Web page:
Adaptive Pseudo-Spectral Domain Decomposition and the Approximation of Multiple Layers

Alvin Bayliss, Marc Garbey, Bernard J. Matkowsky

Research output: Contribution to journalArticle

13 Scopus citations

Abstract

When Chebyshev pseudo-spectral methods are used with domain decomposition procedures in the numerical solution of partial differential equations, the use of multiple domains can significantly affect the accuracy of the approximation. This is particularly true when the solution exhibits layer type behavior, i.e., there are narrow regions of rapid variation. Accuracy may be enhanced if the interfaces between adjacent subdomains are such that large gradients occur near the interfaces, while accuracy can be degraded if the rapid variations occur in the interior of the subdomains. The use of appropriate mappings within each subdomain can improve the accuracy of the approximation by choosing mappings so that the transformed function is more readily approximated by a low order polynomial. The particular choice of mappings, however, depends critically on whether the solution exhibits boundary layer or interior layer behavior within each subdomain. We analyze the relationship between interface location and mappings required to obtain an efficient approximation of such functions. We compare two strategies, both based on constructing subdomains so that each subdomain contains only one layer. In the first strategy interface locations are chosen so that the rapid variations occur as interior layers and mappings are employed which enhance the resolution of such layers (strategy I for interior). In the second strategy interface locations are chosen so that rapid variations occur as boundary layers and mappings are employed which enhance resolution of boundary layers (strategy B for boundary). Both strategies lead to adaptive domain decomposition procedures based entirely on the locations of the layers. We demonstrate that strategy B offers superior accuracy for a given computational effort and employ this strategy in developing an adaptive domain decomposition method for problems with multiple layers. Both strategies are comparable regarding spectral radii of the resulting matrices, and we conclude that domain decomposition itself cannot result in larger stable time steps when accuracy of the approximation of the layer is considered. The adaptive domain decomposition method is illustrated by the computation of both axisymmetric and cellular flames with a sequential reaction mechanism involving two reaction zones.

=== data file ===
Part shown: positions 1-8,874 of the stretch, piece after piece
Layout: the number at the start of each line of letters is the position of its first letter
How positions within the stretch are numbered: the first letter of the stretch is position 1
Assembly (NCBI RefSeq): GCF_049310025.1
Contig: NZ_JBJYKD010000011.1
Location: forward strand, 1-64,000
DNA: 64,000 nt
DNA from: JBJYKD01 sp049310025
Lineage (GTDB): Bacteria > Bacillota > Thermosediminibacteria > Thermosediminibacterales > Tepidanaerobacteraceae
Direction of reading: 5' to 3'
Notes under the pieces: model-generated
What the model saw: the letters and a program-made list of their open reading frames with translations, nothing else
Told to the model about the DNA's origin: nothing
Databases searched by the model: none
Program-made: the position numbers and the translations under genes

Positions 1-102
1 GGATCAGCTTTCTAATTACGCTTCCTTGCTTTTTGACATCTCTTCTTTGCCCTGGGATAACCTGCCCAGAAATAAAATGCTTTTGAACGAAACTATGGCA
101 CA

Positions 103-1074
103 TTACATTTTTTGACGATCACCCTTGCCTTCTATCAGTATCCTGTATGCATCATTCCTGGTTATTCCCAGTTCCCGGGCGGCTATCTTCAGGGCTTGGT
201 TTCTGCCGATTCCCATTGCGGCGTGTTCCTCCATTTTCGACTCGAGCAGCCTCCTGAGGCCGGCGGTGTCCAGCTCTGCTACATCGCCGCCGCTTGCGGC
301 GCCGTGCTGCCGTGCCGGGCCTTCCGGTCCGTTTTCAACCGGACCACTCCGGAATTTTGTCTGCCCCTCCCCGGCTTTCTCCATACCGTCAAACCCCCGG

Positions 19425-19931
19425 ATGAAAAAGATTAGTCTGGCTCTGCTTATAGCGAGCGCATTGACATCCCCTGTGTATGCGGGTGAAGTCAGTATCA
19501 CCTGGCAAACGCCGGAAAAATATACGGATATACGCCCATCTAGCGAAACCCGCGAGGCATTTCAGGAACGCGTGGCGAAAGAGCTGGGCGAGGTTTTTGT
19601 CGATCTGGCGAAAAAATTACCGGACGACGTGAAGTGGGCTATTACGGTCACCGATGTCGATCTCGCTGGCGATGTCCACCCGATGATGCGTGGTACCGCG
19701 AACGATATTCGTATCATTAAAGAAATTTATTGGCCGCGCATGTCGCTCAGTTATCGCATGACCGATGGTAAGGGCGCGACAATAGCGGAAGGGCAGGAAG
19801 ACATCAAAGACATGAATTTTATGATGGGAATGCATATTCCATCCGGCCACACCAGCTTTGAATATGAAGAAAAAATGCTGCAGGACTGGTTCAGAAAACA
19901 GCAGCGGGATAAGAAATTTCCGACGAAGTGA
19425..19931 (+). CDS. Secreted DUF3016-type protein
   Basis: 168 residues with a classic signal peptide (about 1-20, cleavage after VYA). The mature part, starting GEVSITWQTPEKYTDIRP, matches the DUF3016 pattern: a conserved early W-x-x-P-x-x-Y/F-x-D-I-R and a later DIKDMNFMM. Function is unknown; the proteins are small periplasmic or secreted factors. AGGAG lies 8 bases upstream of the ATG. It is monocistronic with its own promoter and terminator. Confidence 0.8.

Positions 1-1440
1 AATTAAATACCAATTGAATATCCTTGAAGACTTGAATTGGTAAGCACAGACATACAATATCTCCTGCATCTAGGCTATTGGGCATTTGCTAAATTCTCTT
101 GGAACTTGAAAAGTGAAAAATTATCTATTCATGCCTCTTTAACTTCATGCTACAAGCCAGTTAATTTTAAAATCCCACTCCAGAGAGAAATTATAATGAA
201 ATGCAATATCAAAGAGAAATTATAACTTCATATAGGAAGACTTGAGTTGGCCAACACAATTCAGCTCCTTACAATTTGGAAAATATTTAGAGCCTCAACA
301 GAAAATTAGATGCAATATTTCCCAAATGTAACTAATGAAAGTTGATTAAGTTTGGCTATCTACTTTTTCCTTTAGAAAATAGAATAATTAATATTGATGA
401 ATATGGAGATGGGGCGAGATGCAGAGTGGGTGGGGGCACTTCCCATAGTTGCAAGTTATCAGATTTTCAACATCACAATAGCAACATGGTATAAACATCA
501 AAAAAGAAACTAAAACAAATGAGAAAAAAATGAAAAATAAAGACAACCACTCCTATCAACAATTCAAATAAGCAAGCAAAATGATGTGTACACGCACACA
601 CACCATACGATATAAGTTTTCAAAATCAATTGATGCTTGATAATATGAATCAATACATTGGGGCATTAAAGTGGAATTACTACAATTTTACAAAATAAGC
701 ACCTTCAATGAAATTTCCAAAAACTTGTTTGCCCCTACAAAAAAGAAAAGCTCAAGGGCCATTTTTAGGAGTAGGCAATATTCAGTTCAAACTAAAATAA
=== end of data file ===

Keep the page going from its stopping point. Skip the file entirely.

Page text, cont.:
Original languageEnglish (US)
Pages (from-to)132-141
Number of pages10
JournalJournal of Computational Physics
Volume119
Issue number1
DOIs
StatePublished - Jan 1 1995

ASJC Scopus subject areas

  • Numerical Analysis
  • Modeling and Simulation
  • Physics and Astronomy (miscellaneous)
  • Physics and Astronomy(all)
  • Computer Science Applications
  • Computational Mathematics
  • Applied Mathematics

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